SpectroscopyFebruary 2024

Volume 39

Issue 2

Pages: 12–17

**In this column and its successor, we describe and explain some algorithms and data transforms beyond those commonly used. We present and discuss algorithms that are rarely, if ever, used in practice, despite having been described in the literature. These comprise algorithms used in conjunction with continuous spectra, as well as those used with discrete spectra.**

We’ve previously published columns to present the common algorithms used for spectroscopic analysis, usually with an emphasis on near-infrared (NIR) quantitative analysis, although many algorithms were included to represent other types of spectroscopy (1,2). Those columns were broad in scope, but somewhat narrower in detail (we can’t include everything about everything, after all!). In this column (and possibly the next one or two), we present more details about some algorithms that are rarely seen or used, but deserve more attention than they have previously been accorded. We hope that by making information about them available, some scientists will be piqued to investigate them further, or at least try them out and compare results obtained from them with the results from the more common or more popular algorithms.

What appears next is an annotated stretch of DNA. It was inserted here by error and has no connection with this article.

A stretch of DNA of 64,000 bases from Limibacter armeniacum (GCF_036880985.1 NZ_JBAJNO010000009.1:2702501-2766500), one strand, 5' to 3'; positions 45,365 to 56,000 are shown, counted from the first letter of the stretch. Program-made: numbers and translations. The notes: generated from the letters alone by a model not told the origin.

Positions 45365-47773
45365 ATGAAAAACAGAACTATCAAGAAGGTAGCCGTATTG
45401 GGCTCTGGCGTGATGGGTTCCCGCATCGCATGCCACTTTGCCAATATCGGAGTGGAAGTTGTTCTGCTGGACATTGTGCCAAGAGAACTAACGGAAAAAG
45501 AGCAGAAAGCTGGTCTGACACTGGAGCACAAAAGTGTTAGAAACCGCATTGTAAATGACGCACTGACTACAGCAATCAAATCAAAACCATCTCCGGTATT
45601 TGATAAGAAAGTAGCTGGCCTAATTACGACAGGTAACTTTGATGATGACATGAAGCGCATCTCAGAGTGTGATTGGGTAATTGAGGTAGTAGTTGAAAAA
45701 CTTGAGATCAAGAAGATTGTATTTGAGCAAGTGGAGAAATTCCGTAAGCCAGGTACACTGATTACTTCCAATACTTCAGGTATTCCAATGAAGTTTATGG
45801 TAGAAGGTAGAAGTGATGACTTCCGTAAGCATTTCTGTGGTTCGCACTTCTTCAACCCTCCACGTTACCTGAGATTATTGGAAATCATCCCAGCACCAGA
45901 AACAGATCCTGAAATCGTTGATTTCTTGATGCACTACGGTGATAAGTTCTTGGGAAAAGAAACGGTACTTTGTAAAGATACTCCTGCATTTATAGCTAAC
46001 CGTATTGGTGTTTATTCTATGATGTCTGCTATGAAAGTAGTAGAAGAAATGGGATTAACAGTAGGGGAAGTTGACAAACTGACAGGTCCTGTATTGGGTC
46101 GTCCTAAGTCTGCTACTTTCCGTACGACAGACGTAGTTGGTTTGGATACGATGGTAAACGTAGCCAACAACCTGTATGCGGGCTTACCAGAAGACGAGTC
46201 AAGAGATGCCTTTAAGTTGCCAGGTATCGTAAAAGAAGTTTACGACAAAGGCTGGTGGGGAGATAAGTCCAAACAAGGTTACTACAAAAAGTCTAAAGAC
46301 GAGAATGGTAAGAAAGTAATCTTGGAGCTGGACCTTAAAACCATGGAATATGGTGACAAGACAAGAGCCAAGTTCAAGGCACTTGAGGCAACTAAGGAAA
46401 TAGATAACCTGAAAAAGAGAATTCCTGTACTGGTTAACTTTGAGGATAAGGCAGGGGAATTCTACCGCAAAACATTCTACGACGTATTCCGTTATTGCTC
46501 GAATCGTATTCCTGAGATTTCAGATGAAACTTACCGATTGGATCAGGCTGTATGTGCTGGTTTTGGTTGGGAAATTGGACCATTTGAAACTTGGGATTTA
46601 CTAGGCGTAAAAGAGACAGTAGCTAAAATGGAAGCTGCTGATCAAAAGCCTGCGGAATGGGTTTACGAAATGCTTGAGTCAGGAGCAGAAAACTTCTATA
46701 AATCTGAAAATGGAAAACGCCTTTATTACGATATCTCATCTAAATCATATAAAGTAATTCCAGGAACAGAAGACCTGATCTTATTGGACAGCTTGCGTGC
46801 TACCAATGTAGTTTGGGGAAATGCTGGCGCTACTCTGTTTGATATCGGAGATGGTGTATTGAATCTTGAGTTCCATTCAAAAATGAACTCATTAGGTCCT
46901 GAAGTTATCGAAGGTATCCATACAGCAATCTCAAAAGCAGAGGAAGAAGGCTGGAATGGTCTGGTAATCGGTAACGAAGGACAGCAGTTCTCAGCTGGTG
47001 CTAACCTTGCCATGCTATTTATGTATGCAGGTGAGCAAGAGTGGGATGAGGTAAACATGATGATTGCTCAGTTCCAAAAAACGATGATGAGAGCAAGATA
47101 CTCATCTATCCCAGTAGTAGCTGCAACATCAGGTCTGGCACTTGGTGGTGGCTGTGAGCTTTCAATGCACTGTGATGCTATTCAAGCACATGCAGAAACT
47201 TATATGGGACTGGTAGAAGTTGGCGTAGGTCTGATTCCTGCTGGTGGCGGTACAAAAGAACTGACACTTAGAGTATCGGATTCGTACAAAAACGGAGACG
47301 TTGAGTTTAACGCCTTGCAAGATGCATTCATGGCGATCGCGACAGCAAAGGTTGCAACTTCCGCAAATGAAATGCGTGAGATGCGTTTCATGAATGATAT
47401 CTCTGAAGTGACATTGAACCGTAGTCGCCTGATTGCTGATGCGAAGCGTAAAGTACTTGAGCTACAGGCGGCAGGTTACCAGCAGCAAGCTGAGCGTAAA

Our previous columns about data transforms (3,4) discussed data transformations that were intended to enhance calibration performance results based on spectra representing a small number of discrete (non-continuous) wavelengths, most commonly implemented through the use of a small number of interference filters. That class of data analysis algorithms was initially developed because early NIR spectrometer designs were often based on the use of discrete interference filters to select the wavelengths at which measurements of optical energy would be performed. While we digressed from that theme for a few columns, we always intended to return to it, and with this column we carry out that intention. While there is a measurement technology (the use of tilting filters; see [5]) that represents an intermediate case (tilting an interference filter enables the filter to pass a small range of wavelengths near the nominal wavelength [the designated wavelength it passes when perpendicular to the optical beam]; see page 82 in [6] for a graphical explanation, or [5] for the mathematics behind it all). In most applications, optical data is collected either discretely (as mentioned above) or “quasi-continuously” (that is, collected at closely spaced wavelengths over the range of wavelengths representing the spectrum).